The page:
It didn’t take long for things to turn downstream once more. In hindsight, my inexperience of previous Thai coups probably meant that others saw the symptoms before I did. When Surayud appointed an interim cabinet with an average age of sixty five and full of military personnel, the first voices of non-Thaksin affiliated dissent followed. The interim cabinet was full of aged, unimpressive and often returning politicians who had achieved little in their prime. More aggressive critics voiced concerns of the return of “Old ginger” , suggesting the old boys clique had seized power after faling to win it fairly from the modern new breed of civilian politicians.

The first major strike against the junta was the massive crash of the bhat. Due to the bhat becoming alarmingly strong against the dollar, finance minister Pridiyathorn Devakula introduced a thirty percent reserve rule designed to stop rapid withdrawal of foreign funds. International investors responded with a stock market equivalent of the middle finger and drew out as much as they could. The crash made headlines across the nation and criticism followed suit. For his part, Pridiyathorn Devakula simply refused to apologise and said no more.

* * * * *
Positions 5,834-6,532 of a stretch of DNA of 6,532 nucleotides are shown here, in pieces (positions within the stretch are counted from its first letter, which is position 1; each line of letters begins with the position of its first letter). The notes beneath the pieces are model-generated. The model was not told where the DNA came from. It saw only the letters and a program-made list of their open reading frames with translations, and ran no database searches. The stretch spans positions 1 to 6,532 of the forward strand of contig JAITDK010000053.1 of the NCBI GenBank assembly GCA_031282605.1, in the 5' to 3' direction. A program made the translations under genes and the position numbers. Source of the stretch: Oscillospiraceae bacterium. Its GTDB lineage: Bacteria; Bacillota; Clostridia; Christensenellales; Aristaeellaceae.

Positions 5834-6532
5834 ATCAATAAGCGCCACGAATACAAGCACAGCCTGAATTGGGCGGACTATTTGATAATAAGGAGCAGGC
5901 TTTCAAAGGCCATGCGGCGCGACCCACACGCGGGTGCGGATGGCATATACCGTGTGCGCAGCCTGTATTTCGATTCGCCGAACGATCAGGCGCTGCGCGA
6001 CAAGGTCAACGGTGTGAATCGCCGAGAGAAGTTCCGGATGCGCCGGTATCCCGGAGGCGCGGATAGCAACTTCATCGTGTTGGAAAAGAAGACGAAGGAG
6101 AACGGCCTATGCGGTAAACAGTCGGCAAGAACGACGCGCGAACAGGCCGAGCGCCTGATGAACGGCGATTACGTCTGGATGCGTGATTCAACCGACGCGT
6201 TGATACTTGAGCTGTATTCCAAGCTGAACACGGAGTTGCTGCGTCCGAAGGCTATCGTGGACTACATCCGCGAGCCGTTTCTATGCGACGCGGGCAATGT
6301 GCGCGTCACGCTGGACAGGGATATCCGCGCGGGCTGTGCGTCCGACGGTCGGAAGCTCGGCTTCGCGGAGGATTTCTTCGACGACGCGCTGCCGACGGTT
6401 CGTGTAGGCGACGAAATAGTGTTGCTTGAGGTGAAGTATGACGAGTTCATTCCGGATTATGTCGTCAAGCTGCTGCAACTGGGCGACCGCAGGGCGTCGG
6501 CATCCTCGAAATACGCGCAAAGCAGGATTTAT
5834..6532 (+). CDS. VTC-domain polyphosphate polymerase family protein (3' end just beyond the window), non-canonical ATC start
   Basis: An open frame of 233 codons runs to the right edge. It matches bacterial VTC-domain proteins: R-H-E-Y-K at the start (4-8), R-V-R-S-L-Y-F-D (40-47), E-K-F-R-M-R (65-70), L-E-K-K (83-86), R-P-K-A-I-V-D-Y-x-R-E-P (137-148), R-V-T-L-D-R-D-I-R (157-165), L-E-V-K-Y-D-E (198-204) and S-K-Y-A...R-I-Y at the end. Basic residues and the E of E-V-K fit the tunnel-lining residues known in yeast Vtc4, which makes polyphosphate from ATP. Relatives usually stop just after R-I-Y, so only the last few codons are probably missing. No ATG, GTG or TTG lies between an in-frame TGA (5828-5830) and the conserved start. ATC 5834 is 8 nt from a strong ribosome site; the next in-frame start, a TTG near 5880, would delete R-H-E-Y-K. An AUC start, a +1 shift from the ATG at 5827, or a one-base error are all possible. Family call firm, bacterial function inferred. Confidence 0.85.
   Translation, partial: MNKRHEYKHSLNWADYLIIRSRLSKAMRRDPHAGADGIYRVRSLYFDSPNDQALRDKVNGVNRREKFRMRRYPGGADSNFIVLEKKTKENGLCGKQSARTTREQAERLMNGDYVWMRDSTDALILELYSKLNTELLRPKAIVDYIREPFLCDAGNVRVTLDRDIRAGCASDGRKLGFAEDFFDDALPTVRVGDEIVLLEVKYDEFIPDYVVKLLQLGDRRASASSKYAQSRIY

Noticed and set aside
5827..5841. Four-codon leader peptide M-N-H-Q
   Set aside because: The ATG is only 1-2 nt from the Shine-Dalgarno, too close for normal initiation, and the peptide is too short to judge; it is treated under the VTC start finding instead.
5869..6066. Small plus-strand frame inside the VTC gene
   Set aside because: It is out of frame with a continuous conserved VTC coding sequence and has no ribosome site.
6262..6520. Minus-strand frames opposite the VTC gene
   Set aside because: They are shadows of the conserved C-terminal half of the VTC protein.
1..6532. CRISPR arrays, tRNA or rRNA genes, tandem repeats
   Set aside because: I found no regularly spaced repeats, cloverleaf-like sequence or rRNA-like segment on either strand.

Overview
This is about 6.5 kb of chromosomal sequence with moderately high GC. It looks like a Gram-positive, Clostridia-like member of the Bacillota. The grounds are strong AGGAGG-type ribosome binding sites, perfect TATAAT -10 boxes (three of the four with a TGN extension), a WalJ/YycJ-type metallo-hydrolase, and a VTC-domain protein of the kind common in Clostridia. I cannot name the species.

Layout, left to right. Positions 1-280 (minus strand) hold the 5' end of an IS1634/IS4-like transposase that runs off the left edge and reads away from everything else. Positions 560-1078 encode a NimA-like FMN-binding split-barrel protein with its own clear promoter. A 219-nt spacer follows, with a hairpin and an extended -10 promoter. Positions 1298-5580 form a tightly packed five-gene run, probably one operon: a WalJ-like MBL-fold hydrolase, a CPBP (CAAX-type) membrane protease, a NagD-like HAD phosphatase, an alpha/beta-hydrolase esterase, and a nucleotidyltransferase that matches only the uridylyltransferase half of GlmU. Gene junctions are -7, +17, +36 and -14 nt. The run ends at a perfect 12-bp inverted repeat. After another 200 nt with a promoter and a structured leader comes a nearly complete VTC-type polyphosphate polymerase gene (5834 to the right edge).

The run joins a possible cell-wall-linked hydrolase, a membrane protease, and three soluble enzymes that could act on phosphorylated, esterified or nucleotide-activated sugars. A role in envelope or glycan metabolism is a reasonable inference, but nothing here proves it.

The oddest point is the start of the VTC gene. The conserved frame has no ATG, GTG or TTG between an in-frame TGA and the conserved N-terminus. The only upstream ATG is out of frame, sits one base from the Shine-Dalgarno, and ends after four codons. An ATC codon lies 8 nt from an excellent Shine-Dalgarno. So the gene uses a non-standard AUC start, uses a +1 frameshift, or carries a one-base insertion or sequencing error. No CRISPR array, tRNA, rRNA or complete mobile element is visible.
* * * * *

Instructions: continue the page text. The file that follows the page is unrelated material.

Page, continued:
Perhaps the financial stumble would have been short lived were it not for a greater issue facing the junta. When the coup took place, Sondhi and his crew played a sure crowd pleaser by stating that Thaksin’s rampant capitalism was threatening the country’s very future, and the new regime would save Thailand by employing “the sufficiency economy as set out by His Majesty The King”. Indeed, His Majesty had recently made references to sufficiency economy that gained particular notice and stood in stark contrast to ideas and policies set forth by Thaksin, a known aggressive capitalist. The problem of course was that nobody really knew what sufficiency economy actually meant. Whilst ambiguous references to “getting it right” and “producing the right amounts” may have placated some, the vast majority of people had no idea.

As major international critics such as The Economist described (follow this link about half way down the page) it as “new age waffle” and quoted a UNDP source as saying “We can’t discuss our concerns with the Thais because the policy was set forth by the King, criticism is not allowed”. Giles Unpagkorn boldly and bravely statedEverybody is sufficient but some are more sufficient than others”.